Statistical analysis

All data, if not stated otherwise, were analyzed by general linear model (GLM) of a SAS (SAS Institute, Cary, NC, 2002). Pearson’s correlation between the pH and LAB in the fermented snack during fermentation process was also assessed. A p < 0.05 was considered statistically significant.


Fermentation characteristics and in vitro nutrient digestibility of the fermented snack

Changes in pH and LAB population of the snack samples during fermentation process were presented in Fig. 1. The pH of the fermented snack decreased from 6.28 to 5.08 during the first 12 h of fermentation, and further declined to 4.76 at the end of fermentation. The initial LAB numbered 6.2 × 107 CFU/g and dramatically increased to 2.8 × 109 CFU/g by the time of 12 h fermentation. Based on this result, it is expected that the decrease in pH was secondary to the increased production of lactic acid contents by LAB during fermentation. The inverse relation (r = –0.96) (Fig. 1) between pH and lactic acid seen in this study has been well documented [13,14].

Fig. 1. Changes in pH and lactic acid bacteria (LAB) number of chicken meat snacks during 24 h fermentation. Data were represented as mean ± standard error of 3 replications (n = 3).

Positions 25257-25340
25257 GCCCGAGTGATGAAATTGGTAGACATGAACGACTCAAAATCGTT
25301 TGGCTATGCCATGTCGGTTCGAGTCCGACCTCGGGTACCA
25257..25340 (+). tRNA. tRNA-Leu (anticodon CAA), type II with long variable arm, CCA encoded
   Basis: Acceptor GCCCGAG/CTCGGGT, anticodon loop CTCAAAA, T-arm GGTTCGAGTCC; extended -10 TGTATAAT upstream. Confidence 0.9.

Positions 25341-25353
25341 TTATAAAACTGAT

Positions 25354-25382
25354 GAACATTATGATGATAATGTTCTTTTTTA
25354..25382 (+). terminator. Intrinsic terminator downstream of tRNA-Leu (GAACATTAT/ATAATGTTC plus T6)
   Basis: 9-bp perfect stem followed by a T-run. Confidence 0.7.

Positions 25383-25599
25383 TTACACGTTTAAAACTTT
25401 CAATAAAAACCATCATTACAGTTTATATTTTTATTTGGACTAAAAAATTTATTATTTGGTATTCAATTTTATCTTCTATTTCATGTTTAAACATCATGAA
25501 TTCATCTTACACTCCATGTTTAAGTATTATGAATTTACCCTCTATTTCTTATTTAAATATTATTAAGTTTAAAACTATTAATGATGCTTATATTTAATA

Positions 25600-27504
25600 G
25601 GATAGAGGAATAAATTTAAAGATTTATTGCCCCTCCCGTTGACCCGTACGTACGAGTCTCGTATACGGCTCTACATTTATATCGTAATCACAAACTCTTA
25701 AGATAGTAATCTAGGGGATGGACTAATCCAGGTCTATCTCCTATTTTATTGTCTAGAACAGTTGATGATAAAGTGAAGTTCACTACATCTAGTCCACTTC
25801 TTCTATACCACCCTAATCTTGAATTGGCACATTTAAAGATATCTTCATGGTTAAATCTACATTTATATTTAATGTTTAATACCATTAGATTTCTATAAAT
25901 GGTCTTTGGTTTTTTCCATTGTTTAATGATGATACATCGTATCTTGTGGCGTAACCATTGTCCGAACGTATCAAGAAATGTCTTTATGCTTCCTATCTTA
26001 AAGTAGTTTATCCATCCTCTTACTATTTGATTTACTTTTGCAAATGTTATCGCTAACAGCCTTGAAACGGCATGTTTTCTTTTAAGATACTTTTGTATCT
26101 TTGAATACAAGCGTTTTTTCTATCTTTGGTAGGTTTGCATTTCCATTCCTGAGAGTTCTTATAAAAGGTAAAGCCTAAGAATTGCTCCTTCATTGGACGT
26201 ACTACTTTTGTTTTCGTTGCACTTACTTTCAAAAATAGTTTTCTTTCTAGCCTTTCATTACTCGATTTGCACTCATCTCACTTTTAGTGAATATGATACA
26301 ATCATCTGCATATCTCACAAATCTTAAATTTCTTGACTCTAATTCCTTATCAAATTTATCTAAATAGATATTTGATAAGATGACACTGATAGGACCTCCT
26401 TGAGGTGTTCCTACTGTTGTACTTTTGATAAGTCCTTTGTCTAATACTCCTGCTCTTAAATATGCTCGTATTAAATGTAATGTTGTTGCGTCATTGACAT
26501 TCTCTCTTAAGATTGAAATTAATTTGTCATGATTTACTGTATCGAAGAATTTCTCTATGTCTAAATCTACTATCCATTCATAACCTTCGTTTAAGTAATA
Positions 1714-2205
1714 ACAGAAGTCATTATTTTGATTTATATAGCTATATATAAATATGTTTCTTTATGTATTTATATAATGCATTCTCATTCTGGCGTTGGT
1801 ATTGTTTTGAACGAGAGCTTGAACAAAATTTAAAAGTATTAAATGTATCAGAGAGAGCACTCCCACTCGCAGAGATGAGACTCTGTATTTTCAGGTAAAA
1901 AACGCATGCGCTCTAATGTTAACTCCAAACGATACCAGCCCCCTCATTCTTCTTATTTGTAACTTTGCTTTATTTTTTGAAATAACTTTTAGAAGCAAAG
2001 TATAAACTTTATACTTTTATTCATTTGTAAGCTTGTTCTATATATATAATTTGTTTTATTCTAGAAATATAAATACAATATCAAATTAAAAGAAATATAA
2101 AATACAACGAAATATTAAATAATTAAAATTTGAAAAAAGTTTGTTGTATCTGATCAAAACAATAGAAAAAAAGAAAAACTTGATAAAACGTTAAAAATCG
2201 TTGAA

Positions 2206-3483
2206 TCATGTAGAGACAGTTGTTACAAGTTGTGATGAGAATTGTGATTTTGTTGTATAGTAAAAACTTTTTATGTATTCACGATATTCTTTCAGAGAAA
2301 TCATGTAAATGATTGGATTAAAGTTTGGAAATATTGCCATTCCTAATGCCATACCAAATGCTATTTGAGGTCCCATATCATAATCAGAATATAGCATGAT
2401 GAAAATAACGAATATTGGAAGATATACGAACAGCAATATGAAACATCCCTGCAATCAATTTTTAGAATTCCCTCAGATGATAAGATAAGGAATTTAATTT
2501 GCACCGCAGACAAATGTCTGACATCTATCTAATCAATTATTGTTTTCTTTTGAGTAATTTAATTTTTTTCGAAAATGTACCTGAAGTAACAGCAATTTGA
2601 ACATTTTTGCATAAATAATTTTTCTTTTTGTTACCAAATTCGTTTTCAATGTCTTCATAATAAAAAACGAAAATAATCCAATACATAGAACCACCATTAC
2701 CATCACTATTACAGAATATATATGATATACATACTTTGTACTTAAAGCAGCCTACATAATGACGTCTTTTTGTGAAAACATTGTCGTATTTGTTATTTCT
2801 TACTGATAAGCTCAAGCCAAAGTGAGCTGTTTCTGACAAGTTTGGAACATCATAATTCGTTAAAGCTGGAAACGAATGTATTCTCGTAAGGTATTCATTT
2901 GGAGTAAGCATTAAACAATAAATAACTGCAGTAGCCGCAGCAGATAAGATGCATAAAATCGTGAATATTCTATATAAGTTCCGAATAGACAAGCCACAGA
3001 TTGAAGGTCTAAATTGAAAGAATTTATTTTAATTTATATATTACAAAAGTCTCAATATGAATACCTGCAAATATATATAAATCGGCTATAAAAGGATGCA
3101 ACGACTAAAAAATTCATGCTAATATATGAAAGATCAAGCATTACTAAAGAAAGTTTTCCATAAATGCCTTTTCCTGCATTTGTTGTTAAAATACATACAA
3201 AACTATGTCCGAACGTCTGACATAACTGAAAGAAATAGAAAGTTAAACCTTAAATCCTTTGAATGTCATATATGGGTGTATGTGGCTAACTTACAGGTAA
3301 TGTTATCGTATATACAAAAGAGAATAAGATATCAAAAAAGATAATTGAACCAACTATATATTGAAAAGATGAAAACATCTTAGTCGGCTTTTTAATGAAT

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Chemical compositions of fermented and non-fermented snack samples were shown in Table 2. Amino acid and fatty acid compositions were presented in Tables 3 and 4, respectively. Overall, fermented and non-fermented snack samples were not different in the analyzed nutrient compositions. However, fermented vs. non-fermented snack contained higher lactic acid and ammonia concentration, but had lower pH. It was shown that lactic acid concentrations increased from 2.5 mg/g to 6 mg/g when pork was fermented with LAB at 20°C for 48 h [15]. Bruna [16] reported that ammonia contents increased approximately 200% when the surface of sausage batch was sprayed with Penicillium camemberti and fermented at 22°C to 18°C for 72 h. Xu [17] also reported that protein is decomposed to peptides and amino acids. Thus, the latter two studies explained the increased ammonia concentration in the fermented snack seen in this study.